With 11 California school districts currently suing state authorities over the federal No Child Left Behind Act, the 2001 legislation has become a lightning rod in the debate over how to improve public education. The act sets bold goals for improving student achievement, but are those goals achievable?
The results are not yet in. But for one critical category of students, English language learners or ELLs, the law is clearly having a positive impact.
My organization, the Lexington Institute, has just completed the first comprehensive study analyzing the progress individual states are making toward meeting the ELL requirements of No Child Left Behind. Our study found that NCLB – while itself still a work in progress – is making a substantial difference in the education of English learners at the classroom level.
Specifically, we compared what the states with the largest populations of English learners have done to comply with NCLB, and how successful those changes have been. We found that NCLB is already leading to unprecedented improvements in how ELL students are taught in classrooms around the nation.
In measuring accountability for student academic progress, No Child Left Behind requires schools to show adequate results for all students, and also for each of a number of subgroups broken down by such factors as students’ sex, ethnicity and income level. In addition, there is another subgroup for students with limited English proficiency, which is arguably the most controversial category.
If there’s no improvement in the performance of each subgroup over a period of time, then schools risk losing substantial federal dollars. In other words, to hold educators accountable, NCLB took the historic step of linking large increases in federal education funding to requirements that schools produce adequate, or at least improving, student academic achievement in each subgroup.
As with many broad-based reform plans, aspects of NCLB certainly have not been immune from the Law of Unintended Consequences. But the strong opposition from much of the education establishment and the teacher unions to the tough accountability requirements is misguided – especially when it comes to teaching immigrant students.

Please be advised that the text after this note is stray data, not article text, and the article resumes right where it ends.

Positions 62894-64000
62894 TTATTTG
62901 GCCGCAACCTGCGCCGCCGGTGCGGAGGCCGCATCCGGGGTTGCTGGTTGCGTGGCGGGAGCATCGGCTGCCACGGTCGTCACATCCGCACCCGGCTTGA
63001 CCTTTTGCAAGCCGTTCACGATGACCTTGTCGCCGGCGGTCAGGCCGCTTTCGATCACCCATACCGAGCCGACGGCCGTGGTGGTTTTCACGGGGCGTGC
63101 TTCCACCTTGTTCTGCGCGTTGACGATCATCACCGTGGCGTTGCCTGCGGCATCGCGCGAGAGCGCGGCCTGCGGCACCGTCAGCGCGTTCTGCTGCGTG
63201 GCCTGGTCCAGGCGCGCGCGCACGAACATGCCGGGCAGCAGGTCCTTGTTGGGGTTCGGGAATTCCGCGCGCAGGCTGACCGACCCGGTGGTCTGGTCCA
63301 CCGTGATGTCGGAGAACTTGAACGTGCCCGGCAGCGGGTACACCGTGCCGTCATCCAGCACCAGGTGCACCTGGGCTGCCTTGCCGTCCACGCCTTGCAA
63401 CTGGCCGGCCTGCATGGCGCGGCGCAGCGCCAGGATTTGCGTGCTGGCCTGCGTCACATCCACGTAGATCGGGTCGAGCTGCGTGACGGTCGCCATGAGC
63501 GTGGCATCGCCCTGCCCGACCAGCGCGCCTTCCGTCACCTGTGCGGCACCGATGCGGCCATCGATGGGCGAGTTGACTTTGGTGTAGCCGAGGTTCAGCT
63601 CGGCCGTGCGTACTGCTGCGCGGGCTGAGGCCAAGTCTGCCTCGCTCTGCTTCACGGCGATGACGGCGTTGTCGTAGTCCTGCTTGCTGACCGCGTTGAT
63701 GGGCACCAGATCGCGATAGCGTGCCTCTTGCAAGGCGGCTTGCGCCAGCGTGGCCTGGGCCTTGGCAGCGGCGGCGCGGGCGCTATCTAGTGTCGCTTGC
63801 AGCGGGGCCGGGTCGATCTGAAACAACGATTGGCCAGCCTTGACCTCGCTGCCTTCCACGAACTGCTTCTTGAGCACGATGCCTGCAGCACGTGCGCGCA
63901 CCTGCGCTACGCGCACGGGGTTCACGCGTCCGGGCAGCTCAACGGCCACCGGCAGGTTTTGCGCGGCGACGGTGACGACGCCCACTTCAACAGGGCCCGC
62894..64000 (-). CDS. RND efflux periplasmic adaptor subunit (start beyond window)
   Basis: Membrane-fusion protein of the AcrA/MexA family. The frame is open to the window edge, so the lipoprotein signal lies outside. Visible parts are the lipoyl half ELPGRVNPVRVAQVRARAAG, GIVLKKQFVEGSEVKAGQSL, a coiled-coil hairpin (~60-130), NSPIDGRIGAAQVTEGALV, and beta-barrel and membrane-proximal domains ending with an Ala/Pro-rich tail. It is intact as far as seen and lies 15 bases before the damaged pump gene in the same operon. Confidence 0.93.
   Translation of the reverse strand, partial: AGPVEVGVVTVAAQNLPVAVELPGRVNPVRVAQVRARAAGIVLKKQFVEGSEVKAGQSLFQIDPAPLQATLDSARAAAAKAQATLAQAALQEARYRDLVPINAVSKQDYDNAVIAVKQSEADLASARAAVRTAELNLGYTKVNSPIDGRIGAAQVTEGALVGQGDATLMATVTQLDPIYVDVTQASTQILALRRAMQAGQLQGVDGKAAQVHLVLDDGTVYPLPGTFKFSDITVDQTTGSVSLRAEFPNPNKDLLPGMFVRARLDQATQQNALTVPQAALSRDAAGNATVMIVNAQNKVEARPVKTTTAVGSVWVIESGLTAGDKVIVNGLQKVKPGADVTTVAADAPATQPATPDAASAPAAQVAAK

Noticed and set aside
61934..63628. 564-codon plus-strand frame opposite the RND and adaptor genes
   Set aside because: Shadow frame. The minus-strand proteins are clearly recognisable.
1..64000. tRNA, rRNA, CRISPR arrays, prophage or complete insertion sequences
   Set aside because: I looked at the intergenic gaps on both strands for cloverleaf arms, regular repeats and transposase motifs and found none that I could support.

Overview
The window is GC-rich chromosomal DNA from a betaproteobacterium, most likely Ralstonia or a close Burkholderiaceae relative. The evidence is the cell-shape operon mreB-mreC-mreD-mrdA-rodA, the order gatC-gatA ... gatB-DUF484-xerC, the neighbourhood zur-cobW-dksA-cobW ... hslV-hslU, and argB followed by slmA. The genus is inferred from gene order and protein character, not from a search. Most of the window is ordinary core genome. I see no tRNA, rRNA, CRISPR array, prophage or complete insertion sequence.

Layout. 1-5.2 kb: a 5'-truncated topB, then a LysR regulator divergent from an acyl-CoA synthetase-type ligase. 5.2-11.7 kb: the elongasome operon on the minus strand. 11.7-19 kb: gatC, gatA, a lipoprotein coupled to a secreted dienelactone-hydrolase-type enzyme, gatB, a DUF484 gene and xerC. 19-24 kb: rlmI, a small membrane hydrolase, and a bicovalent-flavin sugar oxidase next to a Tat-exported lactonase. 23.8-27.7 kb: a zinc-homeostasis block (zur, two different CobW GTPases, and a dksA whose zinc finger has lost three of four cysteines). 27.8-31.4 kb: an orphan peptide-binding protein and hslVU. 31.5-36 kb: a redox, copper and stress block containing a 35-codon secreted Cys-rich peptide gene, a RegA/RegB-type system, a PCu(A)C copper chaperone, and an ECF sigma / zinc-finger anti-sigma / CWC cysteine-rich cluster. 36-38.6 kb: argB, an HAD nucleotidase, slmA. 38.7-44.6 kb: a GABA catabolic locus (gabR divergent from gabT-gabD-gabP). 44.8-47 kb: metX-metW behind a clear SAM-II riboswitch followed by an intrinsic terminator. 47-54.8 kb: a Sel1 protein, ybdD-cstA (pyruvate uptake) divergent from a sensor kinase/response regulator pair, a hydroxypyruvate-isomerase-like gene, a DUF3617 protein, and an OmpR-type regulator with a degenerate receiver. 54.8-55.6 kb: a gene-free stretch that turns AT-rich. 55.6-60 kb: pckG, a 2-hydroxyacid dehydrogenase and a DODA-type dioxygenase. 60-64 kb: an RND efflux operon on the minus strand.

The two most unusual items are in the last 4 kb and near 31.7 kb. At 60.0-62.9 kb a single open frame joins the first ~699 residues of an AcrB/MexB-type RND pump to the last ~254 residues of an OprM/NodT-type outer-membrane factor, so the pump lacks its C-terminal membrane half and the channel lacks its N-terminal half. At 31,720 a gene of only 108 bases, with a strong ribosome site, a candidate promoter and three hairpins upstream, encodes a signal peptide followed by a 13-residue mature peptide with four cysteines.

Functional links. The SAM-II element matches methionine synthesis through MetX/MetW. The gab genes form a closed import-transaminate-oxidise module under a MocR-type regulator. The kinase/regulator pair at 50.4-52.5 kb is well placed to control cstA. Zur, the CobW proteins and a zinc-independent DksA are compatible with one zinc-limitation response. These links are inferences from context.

We found that most states do a significantly better job measuring English fluency and tracking students’ progress toward fluency as a result of NCLB. Further, it appears that students learning English in federally funded English instruction programs are now making significantly more progress than before NCLB was passed.
In some ways, California already has a big head start on most states. As the first state to adopt a single statewide English proficiency test, California is better positioned to meet NCLB requirements.
Unfortunately, many of those who would alter No Child Left Behind are in danger of making the legislation much worse in ways that would be especially harmful to the neediest children. Those who have proposed changing NCLB for the most part follow the lead of the National Education Association, which would completely remove English language learners from the existing accountability system.
This would be an educational disaster for a number of reasons. It would create incentives for schools to segregate English-learning children into “nonaccountable” categories and simply leave them there, outside the pale of English competence, until they eventually drop out of school.
Our English-learning students deserve better, and as the size of that population continues to grow dramatically in many school districts, NCLB has shown that it is starting to make a real difference for them. This is no time to reverse direction, just because entrenched interests are unwilling or unable to produce results.
Don Soifer is an education analyst with the Lexington Institute, which recently published “Making Uneven Strides: State Standards for Achieving English Language Proficiency Under the No Child Left Behind Act.”
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